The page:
ICD-9 Diagnosis Code V81.1

Screen for hypertension

Diagnosis Code V81.1

ICD-9: V81.1
Short Description: Screen for hypertension
Long Description: Screening for hypertension
This is the 2014 version of the ICD-9-CM diagnosis code V81.1

Code Classification
  • Supplementary classification of factors influencing health status and contact with health services
    • Persons without reported diagnosis encountered during examination and investigation of individuals and populations (V70-V82)
      • V81 Special screening for cardiovascular, respiratory, and genitourinary diseases

Information for Medical Professionals

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Index of Diseases and Injuries
References found for the code V81.1 in the Index of Diseases and Injuries:

Information for Patients

Health Screening

Also called: Screening tests

Screenings are tests that look for diseases before you have symptoms. Screening tests can find diseases early, when they're easier to treat. You can get some screenings in your doctor's office. Others need special equipment, so you may need to go to a different office or clinic.

Some conditions that doctors commonly screen for include

  • Breast cancer and cervical cancer in women
  • Colorectal cancer
  • Diabetes
  • High blood pressure
  • High cholesterol
  • Osteoporosis
  • Overweight and obesity
  • Prostate cancer in men

Which tests you need depends on your age, your sex, your family history, and whether you have risk factors for certain diseases. After a screening test, ask when you will get the results and whom to talk to about them.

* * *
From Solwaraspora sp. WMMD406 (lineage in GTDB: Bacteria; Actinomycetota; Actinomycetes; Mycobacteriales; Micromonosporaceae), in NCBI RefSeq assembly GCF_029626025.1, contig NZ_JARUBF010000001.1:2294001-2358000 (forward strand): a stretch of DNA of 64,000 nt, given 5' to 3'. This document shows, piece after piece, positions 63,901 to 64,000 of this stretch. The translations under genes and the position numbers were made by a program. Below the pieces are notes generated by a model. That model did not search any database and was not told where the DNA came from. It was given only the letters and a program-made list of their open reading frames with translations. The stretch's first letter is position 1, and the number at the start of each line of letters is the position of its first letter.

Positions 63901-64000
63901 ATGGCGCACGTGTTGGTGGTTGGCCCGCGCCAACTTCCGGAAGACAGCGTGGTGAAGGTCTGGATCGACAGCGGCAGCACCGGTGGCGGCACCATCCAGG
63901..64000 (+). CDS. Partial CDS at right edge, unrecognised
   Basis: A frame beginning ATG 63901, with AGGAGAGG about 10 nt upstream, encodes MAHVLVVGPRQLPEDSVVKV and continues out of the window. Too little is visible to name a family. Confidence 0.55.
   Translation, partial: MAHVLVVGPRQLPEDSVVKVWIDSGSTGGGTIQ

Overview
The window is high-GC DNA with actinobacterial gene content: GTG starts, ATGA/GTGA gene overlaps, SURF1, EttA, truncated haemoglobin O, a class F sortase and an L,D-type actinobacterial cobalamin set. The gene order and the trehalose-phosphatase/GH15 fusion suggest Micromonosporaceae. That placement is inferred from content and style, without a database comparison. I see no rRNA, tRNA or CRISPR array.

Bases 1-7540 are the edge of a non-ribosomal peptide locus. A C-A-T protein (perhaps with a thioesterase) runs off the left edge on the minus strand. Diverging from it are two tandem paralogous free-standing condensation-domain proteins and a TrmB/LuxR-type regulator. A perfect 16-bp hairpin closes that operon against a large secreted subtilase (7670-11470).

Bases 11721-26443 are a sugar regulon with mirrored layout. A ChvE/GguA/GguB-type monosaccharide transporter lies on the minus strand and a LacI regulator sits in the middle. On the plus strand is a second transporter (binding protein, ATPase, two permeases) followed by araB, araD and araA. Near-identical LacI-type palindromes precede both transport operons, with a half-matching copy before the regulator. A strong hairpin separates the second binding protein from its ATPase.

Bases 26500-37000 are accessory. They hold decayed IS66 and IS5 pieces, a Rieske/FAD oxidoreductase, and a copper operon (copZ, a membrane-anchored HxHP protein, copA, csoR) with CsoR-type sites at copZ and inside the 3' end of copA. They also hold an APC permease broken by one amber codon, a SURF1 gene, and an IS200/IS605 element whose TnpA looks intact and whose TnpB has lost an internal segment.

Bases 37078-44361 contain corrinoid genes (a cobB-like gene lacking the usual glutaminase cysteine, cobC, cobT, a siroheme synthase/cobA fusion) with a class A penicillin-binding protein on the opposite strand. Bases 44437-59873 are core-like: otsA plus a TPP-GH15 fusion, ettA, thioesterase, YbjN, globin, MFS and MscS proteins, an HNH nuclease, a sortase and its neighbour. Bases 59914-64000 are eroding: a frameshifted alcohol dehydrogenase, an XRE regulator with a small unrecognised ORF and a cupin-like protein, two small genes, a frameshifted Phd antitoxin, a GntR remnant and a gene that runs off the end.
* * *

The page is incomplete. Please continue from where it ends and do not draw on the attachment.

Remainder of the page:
Agency for Healthcare Research and Quality

[Read More]

High Blood Pressure

Also called: Benign essential hypertension, Essential hypertension, HBP, HTN, Hypertension

Blood pressure is the force of your blood pushing against the walls of your arteries. Each time your heart beats, it pumps blood into the arteries. Your blood pressure is highest when your heart beats, pumping the blood. This is called systolic pressure. When your heart is at rest, between beats, your blood pressure falls. This is called diastolic pressure.

Your blood pressure reading uses these two numbers. Usually the systolic number comes before or above the diastolic number. A reading of

  • 119/79 or lower is normal blood pressure
  • 140/90 or higher is high blood pressure
  • Between 120 and 139 for the top number, or between 80 and 89 for the bottom number is called prehypertension. Prehypertension means you may end up with high blood pressure, unless you take steps to prevent it.

High blood pressure usually has no symptoms, but it can cause serious problems such as stroke, heart failure, heart attack and kidney failure.

You can control high blood pressure through healthy lifestyle habits such as exercise and the DASH diet and taking medicines, if needed.

NIH: National Heart, Lung, and Blood Institute

  • ACE inhibitors
  • Blood pressure measurement
  • Blood pressure monitors for home
  • Controlling your high blood pressure
  • Drug-induced hypertension
  • High blood pressure
  • High blood pressure and eye disease
  • High blood pressure medications
  • Hypertensive heart disease
  • Low-salt diet
  • Malignant hypertension
  • Renovascular hypertension
  • Talk with Your Health Care Provider about High Blood Pressure (Agency for Healthcare Research and Quality)

[Read More]
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